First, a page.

Le­gion man stood tall on the corner

Moose Jaw - - News - Joyce Wal­ter Joyce Wal­ter can be reached at ron­joy@sask­

He was such a tall man, stand­ing there on the corner of Main and Fair­ford Streets, stal­wart against the bone-chill­ing wind and the fall­ing snow.

The man, in a Le­gion uni­form not quite hid­den by a win­ter over­coat, had a dish of red pop­pies around his neck and he greeted every­one who passed by his spot.

I’m not sure if I had a quar­ter or a dime clutched in my hand, but I know I had a coin that I was go­ing to give the man so I could re­ceive a poppy. The Le­gion man smiled as I ap­proached and bent down so I could put my coin in the slot and then pick out my poppy. My Mom helped me put it on my coat as my Dad talked to the Le­gion man, got two more pop­pies, and then gave him a salute as one vet­eran to an­other. It was Poppy Day in Moose Jaw and while I might not have fully un­der­stood the sig­nif­i­cance of the Le­gion man on the corner or why we would wear pop­pies un­til af­ter Nov. 11, it was taught in our fam­ily that we al­ways wore pop­pies and when pos­si­ble came into Moose Jaw to at­tend Re­mem­brance Day ser­vices.

In our ru­ral school the teacher made a special ef­fort to ob­serve Nov. 11 and to make sure the school was dec­o­rated with pop­pies and crosses. As a class from Grade 1-6 we would lis­ten to a ra­dio broad­cast supplied by the Depart­ment of Ed­u­ca­tion that talked about Canada’s role in the World Wars and then we would sing along with some of the songs made fa­mous by Vera Lynn.

But it wasn’t un­til that same teacher in­vited some veter­ans from the com­mu­nity to lay wreaths at our makeshift ceno­taph that I started to re­al­ize the im­por­tance of the day. My Dad and two other veter­ans at­tended and showed their medals, taught us when and how to salute, how to stand at at­ten­tion, and then re­cite In Flan­ders Fields to­gether.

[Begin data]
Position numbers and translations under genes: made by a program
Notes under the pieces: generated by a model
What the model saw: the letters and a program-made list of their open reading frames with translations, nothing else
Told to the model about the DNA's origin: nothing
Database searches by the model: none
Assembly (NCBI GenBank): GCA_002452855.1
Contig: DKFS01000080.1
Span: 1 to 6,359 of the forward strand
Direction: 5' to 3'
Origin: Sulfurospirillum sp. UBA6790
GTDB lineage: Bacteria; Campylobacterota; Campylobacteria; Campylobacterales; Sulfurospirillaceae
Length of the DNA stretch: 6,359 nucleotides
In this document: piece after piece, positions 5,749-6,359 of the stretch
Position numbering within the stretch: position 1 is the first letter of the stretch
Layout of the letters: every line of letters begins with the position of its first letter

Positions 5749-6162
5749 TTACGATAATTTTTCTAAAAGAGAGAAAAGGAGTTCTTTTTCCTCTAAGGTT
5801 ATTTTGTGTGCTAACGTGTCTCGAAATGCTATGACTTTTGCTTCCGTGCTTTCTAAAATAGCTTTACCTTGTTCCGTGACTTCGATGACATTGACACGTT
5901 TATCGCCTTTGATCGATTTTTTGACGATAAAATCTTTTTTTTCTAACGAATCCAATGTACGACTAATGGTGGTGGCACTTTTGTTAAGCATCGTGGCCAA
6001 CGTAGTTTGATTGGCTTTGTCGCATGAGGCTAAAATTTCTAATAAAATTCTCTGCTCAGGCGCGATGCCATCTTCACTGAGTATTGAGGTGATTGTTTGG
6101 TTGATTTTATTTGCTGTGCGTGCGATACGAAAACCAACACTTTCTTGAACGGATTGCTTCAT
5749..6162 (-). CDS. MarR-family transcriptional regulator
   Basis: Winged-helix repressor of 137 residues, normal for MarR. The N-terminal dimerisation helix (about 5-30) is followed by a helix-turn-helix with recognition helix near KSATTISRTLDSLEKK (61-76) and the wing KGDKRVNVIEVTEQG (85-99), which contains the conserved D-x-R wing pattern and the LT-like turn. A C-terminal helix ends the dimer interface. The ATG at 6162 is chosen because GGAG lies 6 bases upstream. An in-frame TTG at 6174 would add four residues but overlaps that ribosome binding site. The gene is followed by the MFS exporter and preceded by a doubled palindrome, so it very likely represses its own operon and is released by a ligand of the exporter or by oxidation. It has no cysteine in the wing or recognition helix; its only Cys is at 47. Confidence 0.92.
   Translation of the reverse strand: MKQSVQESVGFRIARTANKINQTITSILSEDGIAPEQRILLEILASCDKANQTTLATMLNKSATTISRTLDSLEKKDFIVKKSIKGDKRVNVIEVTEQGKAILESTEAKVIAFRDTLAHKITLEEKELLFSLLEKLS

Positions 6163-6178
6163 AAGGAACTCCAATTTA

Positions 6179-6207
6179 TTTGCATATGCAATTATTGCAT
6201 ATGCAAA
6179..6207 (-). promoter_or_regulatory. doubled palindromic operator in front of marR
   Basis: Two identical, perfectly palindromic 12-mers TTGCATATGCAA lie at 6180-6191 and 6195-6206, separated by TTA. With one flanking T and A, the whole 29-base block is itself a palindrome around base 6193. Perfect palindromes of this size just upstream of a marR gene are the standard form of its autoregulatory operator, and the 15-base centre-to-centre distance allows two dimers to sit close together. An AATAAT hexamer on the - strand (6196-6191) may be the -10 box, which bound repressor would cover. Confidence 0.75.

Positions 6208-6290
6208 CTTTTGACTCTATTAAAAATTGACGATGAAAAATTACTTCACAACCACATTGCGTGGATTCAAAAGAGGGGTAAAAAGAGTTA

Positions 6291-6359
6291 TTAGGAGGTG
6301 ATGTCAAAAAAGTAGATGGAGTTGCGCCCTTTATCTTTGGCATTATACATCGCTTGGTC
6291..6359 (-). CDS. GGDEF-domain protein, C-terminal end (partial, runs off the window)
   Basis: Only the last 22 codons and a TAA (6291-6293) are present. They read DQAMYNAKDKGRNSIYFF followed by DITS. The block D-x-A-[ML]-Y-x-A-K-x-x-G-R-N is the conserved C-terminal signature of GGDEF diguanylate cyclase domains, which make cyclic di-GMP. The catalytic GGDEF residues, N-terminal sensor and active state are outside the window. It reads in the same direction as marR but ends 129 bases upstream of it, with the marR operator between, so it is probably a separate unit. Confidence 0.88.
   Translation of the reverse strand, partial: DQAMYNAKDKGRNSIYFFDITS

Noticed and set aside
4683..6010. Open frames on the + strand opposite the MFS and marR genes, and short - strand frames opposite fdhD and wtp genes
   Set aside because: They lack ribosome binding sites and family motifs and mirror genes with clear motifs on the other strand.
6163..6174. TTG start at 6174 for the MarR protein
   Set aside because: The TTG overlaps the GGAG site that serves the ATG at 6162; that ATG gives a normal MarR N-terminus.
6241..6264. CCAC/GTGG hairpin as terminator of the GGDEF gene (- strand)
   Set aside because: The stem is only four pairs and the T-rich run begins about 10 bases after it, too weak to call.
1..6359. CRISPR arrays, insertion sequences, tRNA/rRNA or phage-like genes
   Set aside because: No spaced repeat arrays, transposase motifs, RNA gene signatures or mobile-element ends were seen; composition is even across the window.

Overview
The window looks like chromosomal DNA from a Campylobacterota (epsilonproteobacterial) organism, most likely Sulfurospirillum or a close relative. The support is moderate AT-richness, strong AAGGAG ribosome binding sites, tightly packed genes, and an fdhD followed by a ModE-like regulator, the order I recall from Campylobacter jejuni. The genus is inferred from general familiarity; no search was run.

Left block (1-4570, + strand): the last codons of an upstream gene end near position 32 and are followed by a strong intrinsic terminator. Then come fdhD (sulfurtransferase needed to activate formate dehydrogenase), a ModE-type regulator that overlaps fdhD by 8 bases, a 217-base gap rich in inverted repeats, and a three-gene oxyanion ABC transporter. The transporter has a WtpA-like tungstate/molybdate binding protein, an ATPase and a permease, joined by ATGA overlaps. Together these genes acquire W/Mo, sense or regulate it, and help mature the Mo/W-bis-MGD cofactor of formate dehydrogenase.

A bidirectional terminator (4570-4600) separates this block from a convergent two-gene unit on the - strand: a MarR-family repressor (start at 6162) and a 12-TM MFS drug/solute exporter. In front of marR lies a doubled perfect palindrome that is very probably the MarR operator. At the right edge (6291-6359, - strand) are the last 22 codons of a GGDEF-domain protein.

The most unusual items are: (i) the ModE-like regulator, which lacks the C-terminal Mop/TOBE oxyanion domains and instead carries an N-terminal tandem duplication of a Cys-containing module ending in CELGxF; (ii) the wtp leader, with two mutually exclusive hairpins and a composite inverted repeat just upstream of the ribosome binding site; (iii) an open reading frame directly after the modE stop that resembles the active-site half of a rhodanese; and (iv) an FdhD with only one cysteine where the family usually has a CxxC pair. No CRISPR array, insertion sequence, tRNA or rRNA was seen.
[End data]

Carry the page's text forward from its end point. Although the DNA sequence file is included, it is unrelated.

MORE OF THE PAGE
Those child­hood mo­ments have taught the im­por­tance of wear­ing a poppy, supporting the poppy fund and re­mem­ber­ing the sac­ri­fices that were made in the name of peace.

There will al­ways be those who con­sider Nov. 11 noth­ing but a day off work, a day to sleep in. They sug­gest Nov. 11 is a glo­ri­fi­ca­tion of war — no, it is an ac­knowl­edge­ment that peace came from the wars, that so­ci­ety today en­joys free­doms that would not ex­ist if our sol­diers hadn’t fought for those rights and priv­i­leges. Schools in Moose Jaw and area are to be com­mended for hold­ing in-school ser­vices, teach­ing at an early age the re­spect due to veter­ans of world wars, peace­keep­ing mis­sions, and ex­tend­ing to the men and women who now serve in the Cana­dian mil­i­tary.

It is an emo­tional time as one ob­serves the Le­gion’s Nov. 11 cer­e­mony, watch­ing el­derly veter­ans proudly wear­ing their medals, but ag­ing each year. Those who have gone on be­fore still have a special place in our hearts and when we say “we will re­mem­ber them,” we will in­deed re­mem­ber my Dad, un­cle, cousin and long-time fam­ily friends who proudly served. The Le­gion man doesn’t seem quite as tall this year but he sym­bol­izes the strength and courage of the Le­gion man who sold me my poppy on that windy street corner so many years ago.

Thank you for your ser­vice.

Newspapers in English

Newspapers from Canada

© PressReader. All rights reserved.